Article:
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Re: Published authors and percentage income

I agree 'I, Brian'. The amount of royalty you receive as a self-published author is pretty good, and I'm glad I went that route after years of fruitlessly chasing publishing houses and agents. What authors actually earn even after being taken up by a mainstream publisher is pretty woeful (something that was a big surprise to me) and I honestly thought you'd get more, especially given that publishing houses now seem to think authors have to do the heavy lifting in marketing/promoting.

The way I see it, the only positive to being taken up by a traditional publisher is to get some kind of 'legitimacy' for your book, you join the ranks of the elites, the author lottery winners.

So how do you argue that self-published authors such as myself provide a legitimate product. Personally I can only point to my sales page and let the numbers do the talking - take January as an example (my trilogy was published for the very first time on Dec 17th 2011).

In January I've sold 236 actual books from my trilogy. The break-up of that number indicates that 93% of people who read book one, go onto read book two, and 73% of people who read book two, go onto to read book three. As for returns, I've had only three, which boils down to a return rate of 1.28%. My daily sales seem to average 8-9 books a day with occasional high peaks of 14-18 on weekends.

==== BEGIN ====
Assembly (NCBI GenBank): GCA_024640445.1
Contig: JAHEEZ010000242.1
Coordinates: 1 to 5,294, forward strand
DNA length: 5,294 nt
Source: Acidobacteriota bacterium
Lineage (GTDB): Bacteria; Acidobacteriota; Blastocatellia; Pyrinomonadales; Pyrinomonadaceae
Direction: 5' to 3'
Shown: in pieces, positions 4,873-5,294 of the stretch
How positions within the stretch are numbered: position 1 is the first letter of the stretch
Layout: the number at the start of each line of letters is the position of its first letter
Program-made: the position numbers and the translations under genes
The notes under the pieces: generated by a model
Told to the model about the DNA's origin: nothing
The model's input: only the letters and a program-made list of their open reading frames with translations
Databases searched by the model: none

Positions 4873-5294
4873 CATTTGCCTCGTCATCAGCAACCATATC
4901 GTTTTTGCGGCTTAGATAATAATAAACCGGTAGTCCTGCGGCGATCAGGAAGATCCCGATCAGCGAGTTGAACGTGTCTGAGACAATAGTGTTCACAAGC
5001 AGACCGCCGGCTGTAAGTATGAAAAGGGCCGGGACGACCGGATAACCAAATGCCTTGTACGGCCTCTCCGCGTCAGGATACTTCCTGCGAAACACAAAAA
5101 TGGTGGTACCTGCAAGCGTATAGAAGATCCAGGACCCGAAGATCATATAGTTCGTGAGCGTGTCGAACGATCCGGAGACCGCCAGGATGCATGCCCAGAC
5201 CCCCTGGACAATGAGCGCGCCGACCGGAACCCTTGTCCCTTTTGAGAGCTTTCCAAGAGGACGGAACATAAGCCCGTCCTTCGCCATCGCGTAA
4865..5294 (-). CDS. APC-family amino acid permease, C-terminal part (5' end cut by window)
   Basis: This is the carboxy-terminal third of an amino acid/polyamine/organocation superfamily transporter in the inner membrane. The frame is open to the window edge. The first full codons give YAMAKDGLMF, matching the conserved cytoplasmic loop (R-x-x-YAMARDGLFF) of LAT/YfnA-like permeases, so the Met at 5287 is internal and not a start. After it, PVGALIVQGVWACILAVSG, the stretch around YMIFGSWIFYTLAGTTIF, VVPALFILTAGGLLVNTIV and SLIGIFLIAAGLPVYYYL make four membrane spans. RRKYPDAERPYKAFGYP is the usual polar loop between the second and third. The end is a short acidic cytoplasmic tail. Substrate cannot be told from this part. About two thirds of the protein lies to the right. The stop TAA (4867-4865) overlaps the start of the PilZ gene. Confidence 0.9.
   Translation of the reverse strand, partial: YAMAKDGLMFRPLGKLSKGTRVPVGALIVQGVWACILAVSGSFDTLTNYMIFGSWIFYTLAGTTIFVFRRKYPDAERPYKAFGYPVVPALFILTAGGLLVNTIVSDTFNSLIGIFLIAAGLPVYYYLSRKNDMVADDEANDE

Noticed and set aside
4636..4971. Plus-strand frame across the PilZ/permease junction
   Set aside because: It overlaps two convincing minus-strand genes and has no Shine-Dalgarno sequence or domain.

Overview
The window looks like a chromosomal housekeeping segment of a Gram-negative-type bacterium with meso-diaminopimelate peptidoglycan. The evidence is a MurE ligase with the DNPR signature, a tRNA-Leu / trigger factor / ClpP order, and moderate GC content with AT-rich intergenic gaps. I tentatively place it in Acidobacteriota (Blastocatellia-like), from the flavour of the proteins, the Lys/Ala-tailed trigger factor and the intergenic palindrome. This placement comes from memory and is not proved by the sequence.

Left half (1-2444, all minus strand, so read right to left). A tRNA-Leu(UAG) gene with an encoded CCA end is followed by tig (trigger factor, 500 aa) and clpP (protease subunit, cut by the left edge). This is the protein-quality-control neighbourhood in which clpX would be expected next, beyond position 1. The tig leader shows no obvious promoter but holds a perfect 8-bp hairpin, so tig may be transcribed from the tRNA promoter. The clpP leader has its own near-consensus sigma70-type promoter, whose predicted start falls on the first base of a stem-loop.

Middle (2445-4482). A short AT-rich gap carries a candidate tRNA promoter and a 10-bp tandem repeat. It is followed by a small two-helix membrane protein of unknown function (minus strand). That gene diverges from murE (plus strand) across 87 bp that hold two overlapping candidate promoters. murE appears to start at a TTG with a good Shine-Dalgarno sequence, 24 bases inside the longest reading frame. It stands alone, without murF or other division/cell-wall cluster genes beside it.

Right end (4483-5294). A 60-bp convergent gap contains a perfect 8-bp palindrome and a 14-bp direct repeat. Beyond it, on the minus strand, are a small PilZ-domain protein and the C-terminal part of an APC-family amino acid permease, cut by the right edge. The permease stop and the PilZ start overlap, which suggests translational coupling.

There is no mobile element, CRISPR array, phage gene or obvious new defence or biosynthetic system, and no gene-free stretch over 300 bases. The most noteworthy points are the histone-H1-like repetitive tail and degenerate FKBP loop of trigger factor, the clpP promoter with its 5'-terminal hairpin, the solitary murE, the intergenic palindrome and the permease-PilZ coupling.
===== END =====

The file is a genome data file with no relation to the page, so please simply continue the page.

So if I listen to the cold, hard numbers they are telling me that, a. I have a high retention rate, probably as high as authors published by a traditional publisher, b. I have a very low knockback rate, and c. that I've sold a lot of books in my first 5-6 weeks, and likely sold more than most unknown, first-time authors who have gone the route of traditional publishing.

You cannot argue with figures - and this is for a book that has not been pulled apart by an editor, has been seriously proof read only by myself, has hand-made covers and has only been up on the virtual shelves for 40 days.

p.s. Each book is listed at $3.99 each.
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Old 25th January 2012, 07:55 PM   #24 (permalink)
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Re: Published authors and percentage income

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It also tells me that writing is probably not the best way to make a living from books any more. Being an agent is. Any smart agent would be taking on authors like there was no tomorrow, doing an edit and a cover and blurb and a bit of cheap advertising, and then kindling it. I can't write a hundred books, not this year anyway. But it occurs to me that an agent using this model could put out a hundred books each and every year and sit back and collect his ever accumulating fees. Ten years work, a thousand books all bringing in their own little income stream - he'd be loaded.